MotorcycleUSA will take you alongside our Japanese tour, so be sure to check out the photo galleries, captions and video, because there’s just not enough room in the text to showcase everything our travels revealed. Grab a carafe of cold sake, place your shoes at the entrance of your cubicle and imagine yourself in a land far, far away where everything is new and clean, the food is raw and lean and the Gaijin, along with our multitude of peculiarities, are the ones running around in mass with cameras blazing and confusion emanating out of every pore. 

Blog Update: Day 1

One thing about a tour of Japan: You have to spend a lot of time in the sky. Thank you to Kawasaki for flying us business class to Tokyo!
One thing about a tour of Japan: You have to spend a lot of time in the sky. Thank you to Kawasaki for flying us business class to Tokyo!

My flight from Oregon leaves at the crack of dawn so I drag my butt out of bed and to the airport before sunrise. I fly into LAX and join about half of the group there in the Red Carpet Club for some pre-flight boozing. We tried to bring breakfast into the club at one point, but we got shot down by the United Security Unit at the door and had to scarf it down in the waiting area. Rules of the upper class folks are strange here in the US aren’t they? We finally boarded the plane after an hour or so and I was happy to see that I’m on the flight with the cool kids and that’s all that counts at this point. I was seated next to fellow ambassador of good will Steve Atlas of Cycle News. Good lord we put the stewardess through the wringer for the first hour or two! We ate some type of undistinguishable pasta then medicated ourselves with a heavy dose of Seagrams and passed out through the night portion of the flight to Tokyo. We woke up an hour or so before landing, took a sponge bath as part of our business class accommodations and received a breakfast omelet and OJ before hitting the ground with a thud. Were not in America anymore my pretties!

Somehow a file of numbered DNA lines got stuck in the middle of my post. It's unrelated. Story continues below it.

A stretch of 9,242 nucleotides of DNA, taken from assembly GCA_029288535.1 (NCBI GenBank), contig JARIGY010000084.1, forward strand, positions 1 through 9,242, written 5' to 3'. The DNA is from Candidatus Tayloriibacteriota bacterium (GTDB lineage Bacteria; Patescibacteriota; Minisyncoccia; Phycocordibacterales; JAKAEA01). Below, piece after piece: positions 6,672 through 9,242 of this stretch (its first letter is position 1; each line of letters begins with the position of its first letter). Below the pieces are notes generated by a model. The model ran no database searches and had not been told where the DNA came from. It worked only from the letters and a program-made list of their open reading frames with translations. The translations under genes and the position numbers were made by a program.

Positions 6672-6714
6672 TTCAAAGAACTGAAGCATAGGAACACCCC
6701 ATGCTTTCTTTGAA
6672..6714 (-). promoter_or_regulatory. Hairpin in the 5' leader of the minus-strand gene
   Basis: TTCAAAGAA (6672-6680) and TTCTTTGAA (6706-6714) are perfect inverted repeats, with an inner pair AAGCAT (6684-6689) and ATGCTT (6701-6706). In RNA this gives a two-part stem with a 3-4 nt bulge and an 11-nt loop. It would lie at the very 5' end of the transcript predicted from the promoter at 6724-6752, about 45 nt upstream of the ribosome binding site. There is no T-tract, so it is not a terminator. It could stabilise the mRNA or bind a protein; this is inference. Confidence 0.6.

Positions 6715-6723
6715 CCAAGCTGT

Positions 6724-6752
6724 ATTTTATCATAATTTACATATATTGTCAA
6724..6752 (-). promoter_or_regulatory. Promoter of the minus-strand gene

It took a while to round up the luggage in Tokyo and when we tried to get out of the baggage claim we were forced to show our claim tickets before being allowed to pass through. Crazy rules in Japan now too? Where will it end? Then we’re off to Customs for an hour – dragging our gear bags, luggage, camera bags and laptops behind us like some amorphous mass of confusion. After surviving the body cavity search, we were off to another random gate for our flight to Kobe on a national air carrier. While waiting for that flight we got our first taste of Japanese airport culture and peculiar snacks. Doesn’t anyone know the value of a bag of peanut M&Ms in this country? Sheesh. At long last, we packed ourselves into the coach seats for flight number two – and I must say it was an unusually tight squeeze.

The view from the Okura Hotel was amazing.
Our home base in Kobe was the Okura Hotel on the waterfront. The view was even more amazing than the accomodations.

Are the planes smaller in Japan? Apparently we all survived the flight since no body was missing, so we once again went through the baggage claim routine before making our way to the tour bus outside. We couldn’t fit all of our luggage into the bus though! Some poor suckers had to leave their stuff behind while we traveled to the Okura hotel by the Kobe waterfront. It felt like it was a long bus ride even though it was only a short one.

Once there it was up to my suite on the 25th floor for a power nap because the official tour starts the next morning. The view was amazing with the million lights of the city reflecting off the sea to my left and the lights off the stream of autos on the highway to the right serving notice that this is a land stuffed to the gills with people. Well – I’m wiped out so we’ll pick this up again in the morning: Good night, John Boy.